BROOKE GLADSTONE: The thing-ness of books is a sensual experience of sight, smell, feel. How much more intense when a book is old, that carries its years, its proximity to its writer within its faded bindings. That’s why people obsess over old books and why they steal them. Book theft is rampant. Most steal to sell, but one of the nation’s greatest book thieves just wanted a rich man’s library, and he has spent his life armed with stolen credit card numbers and punctuated by stretches in the slammer, stealing what he coveted. In her new book, The Man Who Loved Books Too Much, Alison Hoover Bartlett profiles John Gilkey, a man for whom books were building blocks for a whole new identity.
ALLISON HOOVER BARTLETT: As a child, he watched the Sherlock Holmes movies and he fell in love with this idea that you could be a gentleman with a grand library and that people would be impressed by this. And so, his goal was to convey to the world just how cultured and erudite he wanted to be.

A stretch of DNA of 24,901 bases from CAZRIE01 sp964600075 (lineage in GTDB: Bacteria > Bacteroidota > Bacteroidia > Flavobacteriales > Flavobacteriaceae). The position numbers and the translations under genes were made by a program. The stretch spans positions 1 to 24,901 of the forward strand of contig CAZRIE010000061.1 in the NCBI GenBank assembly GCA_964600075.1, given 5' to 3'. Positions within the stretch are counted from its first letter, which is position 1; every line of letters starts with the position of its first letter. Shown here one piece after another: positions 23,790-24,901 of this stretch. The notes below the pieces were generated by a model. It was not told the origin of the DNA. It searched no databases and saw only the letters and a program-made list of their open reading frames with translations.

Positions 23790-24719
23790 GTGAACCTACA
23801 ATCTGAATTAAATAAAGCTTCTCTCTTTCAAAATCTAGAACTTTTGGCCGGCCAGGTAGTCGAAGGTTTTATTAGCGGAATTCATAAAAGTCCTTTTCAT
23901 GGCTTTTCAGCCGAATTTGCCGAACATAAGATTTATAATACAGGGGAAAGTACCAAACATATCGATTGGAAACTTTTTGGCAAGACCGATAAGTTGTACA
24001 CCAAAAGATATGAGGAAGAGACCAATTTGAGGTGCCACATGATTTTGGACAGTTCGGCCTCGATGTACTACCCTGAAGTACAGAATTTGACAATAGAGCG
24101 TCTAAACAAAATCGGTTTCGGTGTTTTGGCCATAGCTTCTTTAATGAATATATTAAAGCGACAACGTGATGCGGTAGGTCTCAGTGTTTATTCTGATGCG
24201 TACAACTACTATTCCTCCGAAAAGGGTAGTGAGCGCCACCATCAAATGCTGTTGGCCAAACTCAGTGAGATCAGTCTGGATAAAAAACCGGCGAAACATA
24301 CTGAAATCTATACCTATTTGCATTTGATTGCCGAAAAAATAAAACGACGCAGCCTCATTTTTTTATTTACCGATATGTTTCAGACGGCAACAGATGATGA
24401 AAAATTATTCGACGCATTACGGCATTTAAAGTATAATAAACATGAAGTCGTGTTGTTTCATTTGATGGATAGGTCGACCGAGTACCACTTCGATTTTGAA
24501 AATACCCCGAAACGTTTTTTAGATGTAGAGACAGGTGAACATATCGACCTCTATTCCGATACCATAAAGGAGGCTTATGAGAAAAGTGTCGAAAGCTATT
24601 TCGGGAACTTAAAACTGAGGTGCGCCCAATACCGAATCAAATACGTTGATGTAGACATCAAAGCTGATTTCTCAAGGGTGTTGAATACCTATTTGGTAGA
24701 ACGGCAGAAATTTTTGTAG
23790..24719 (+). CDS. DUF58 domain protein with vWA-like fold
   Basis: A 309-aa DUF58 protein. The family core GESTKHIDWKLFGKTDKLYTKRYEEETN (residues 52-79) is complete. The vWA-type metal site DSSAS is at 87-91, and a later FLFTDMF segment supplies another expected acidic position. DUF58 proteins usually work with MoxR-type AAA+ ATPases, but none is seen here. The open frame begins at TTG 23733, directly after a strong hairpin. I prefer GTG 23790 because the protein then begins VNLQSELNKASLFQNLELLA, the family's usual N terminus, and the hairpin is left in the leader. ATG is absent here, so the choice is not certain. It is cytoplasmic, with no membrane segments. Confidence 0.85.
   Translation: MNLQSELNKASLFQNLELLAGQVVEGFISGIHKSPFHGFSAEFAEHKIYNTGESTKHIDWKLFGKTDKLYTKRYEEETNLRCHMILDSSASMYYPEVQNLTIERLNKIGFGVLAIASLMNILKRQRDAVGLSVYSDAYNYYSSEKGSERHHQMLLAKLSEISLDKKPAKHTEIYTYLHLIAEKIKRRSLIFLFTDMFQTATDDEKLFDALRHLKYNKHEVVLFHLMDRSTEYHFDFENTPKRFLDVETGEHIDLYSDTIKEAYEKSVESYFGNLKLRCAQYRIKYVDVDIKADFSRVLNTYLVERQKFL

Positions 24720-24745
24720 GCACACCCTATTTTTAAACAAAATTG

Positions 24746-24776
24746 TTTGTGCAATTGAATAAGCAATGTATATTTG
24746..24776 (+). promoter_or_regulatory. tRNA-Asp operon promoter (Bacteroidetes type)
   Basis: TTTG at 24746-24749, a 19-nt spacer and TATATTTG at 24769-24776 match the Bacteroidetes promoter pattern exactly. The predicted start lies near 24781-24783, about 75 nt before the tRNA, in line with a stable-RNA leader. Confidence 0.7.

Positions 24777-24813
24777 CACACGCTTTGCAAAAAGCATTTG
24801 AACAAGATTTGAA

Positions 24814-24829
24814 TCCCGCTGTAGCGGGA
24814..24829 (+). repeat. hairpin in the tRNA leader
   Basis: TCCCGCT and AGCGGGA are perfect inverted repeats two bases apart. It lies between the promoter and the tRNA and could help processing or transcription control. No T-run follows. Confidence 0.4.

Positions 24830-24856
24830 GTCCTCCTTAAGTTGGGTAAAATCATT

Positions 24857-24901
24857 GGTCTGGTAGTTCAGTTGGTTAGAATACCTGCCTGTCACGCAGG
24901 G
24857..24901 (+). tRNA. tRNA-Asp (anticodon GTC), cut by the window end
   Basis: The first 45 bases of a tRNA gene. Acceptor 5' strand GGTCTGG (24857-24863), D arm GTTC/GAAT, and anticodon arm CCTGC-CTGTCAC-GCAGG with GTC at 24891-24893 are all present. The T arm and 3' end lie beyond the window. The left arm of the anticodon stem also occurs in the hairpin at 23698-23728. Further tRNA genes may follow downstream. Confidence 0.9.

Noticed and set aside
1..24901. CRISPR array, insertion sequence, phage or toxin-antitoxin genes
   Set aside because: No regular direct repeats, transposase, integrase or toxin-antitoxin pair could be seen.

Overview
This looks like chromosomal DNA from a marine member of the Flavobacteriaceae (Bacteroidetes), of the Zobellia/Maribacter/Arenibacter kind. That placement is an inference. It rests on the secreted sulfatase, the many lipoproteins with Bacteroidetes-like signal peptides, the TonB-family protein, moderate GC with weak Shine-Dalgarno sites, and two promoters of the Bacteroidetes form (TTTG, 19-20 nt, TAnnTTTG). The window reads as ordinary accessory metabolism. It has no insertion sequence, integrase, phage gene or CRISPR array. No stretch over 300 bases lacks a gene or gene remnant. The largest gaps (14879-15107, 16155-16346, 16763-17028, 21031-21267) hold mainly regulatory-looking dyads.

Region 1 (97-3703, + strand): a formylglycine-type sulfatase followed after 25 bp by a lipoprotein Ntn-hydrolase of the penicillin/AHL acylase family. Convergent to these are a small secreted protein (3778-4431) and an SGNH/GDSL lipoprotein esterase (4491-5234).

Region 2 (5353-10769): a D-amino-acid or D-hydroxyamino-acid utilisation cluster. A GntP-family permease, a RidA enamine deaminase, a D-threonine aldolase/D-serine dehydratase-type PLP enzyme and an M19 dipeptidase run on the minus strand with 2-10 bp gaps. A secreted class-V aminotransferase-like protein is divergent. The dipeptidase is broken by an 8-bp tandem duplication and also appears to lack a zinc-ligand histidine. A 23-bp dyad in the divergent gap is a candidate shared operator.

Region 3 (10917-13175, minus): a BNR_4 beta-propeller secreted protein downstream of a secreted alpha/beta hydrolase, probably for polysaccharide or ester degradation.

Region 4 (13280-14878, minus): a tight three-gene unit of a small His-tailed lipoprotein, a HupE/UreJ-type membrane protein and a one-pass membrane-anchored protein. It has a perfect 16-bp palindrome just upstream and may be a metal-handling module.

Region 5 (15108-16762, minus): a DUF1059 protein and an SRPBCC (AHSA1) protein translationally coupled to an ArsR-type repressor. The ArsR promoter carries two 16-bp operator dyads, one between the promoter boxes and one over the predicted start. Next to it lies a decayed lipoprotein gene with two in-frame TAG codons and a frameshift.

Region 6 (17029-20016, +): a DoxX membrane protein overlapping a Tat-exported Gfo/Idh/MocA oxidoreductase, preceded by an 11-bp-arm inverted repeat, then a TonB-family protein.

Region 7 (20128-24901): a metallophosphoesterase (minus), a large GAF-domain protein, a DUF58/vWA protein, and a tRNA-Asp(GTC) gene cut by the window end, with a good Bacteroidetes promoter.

BROOKE GLADSTONE: And yet, his books didn't follow any particular pattern.
ALLISON HOOVER BARTLETT: No, he did steal books that he had read that he liked. Sometimes they were mysteries or detective novels or 19th century novels. And then he shifted to following a list from the Modern Library. It was a list of the best 100 novels in the English language. A lot of collectors follow lists. Where he’s really different is that he stepped over to the dark side, as the “bibliodick,” or book detective in my book described him.
BROOKE GLADSTONE: The “bibliodick” you mentioned, arguably the Sherlock Holmes of book thievery, is -
ALLISON HOOVER BARTLETT: [LAUGHS] Yes.
BROOKE GLADSTONE: - a Salt Lake City bookstore owner named Ken Sanders.
ALLISON HOOVER BARTLETT: Well, he has a rare bookstore in Salt Lake City, but he was also working as the security chair for the Antiquarian Booksellers’ Association of America, the ABAA. In his mind there’s [LAUGHS], there is almost nothing more wrong than stealing books. And what would happen is when one of his colleagues would have a book stolen, they would immediately notify Sanders and Sanders would then alert the rest of the trade.